Vulnerability to any crime is subject to a variety of socioeconomic, cultural, and independent factors that place some individuals at higher risk of entering dangerous situations than others. Although financial insecurity is a huge vulnerability for many college students and recent grads, it is not necessarily the only factor in a persons decision to be come a sugar baby.
People from marginalized neighborhoods or populations are more likely to fall victim to enticement toward financial independence and a better life. Led by promises of extravagant dating options and relationships that can provide stability, victims are likely to believe that these relationships offer relief and the possibility of a brighter future.
Oftentimes, friends can also spread the sugar baby trend. Once one person gets into the life, others can be enticed down the same path even more easily. Hearing about sugar babies from a friend makes the process a lot less intimidating, and the more people who join, the faster the trend grows. Websites work hard to facilitate this growth by offering free membership and ‘anonymity’ to those who are just starting out. To reach college students they even offer greater discounts for those with emails ending in .edu.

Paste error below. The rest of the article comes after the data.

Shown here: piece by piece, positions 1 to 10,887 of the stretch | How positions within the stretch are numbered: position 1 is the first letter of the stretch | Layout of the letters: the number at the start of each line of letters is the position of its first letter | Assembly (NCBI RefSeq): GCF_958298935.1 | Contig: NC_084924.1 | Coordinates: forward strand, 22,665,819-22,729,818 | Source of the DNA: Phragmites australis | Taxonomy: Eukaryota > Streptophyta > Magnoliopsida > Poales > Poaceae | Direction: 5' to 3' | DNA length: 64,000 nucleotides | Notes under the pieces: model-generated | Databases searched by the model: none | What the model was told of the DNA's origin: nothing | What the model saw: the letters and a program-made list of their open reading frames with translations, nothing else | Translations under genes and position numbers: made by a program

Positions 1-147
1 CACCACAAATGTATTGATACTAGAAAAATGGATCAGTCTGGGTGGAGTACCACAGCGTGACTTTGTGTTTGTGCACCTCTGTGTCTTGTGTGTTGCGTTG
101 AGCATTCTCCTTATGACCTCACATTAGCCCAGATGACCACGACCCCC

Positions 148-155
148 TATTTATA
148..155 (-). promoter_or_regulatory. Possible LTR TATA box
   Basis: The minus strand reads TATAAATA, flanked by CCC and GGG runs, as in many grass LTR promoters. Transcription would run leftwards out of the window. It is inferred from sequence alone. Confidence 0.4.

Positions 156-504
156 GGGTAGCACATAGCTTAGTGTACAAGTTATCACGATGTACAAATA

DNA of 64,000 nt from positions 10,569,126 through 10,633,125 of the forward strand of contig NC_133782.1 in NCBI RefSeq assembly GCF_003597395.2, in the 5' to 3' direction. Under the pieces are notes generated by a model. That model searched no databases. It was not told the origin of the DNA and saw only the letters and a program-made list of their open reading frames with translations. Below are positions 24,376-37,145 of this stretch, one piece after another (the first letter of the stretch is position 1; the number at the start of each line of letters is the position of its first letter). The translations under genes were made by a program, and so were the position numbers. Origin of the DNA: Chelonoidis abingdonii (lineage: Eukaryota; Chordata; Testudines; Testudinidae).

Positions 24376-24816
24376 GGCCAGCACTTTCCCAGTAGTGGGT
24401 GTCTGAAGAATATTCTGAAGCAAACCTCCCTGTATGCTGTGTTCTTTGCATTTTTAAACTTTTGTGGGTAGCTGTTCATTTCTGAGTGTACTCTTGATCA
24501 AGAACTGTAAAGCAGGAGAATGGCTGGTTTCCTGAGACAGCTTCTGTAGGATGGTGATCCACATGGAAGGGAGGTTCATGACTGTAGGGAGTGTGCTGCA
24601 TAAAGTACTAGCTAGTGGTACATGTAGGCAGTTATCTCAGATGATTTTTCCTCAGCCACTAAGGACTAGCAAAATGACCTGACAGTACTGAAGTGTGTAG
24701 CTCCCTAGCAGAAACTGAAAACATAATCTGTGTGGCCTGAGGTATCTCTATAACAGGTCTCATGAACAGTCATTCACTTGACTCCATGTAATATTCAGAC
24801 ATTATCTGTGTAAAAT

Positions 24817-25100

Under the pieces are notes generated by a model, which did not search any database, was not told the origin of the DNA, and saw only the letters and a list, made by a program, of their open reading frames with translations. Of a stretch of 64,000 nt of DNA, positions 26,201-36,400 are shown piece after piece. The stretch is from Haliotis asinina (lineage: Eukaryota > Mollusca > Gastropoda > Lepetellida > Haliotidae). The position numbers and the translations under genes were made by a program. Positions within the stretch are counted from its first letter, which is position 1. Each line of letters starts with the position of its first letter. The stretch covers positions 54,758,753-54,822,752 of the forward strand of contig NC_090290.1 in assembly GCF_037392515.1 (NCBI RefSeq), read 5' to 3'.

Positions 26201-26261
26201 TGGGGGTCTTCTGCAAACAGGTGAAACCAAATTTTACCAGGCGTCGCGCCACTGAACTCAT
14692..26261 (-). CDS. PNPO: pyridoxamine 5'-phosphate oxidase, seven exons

Becoming a sugar baby is simple, but living with the choice is far more difficult. Seldom do these sugar babies meet their sugar daddies/mammas beforehand. Often, they are taken to a strange home, greeted by a middle-aged man or woman and then required to perform sexual acts with them. They risk their safety and their lives every time they enter a new person’s home.
People frequently ask why a person would choose to enter an exploitative situation despite evident red flags. But what is more important to ask is: Can a person leave that situation when they want to? And what help do they need to escape? The inability to find alternative financial assistance and, in some cases, physical or emotional abuse can trap a sugar baby. These issues are the real root of the problem.
If you or someone you know is engaged in commercial sex against their will or is under the age of 18, please contact the National Human Trafficking Resource Center at 1-888-373-7888.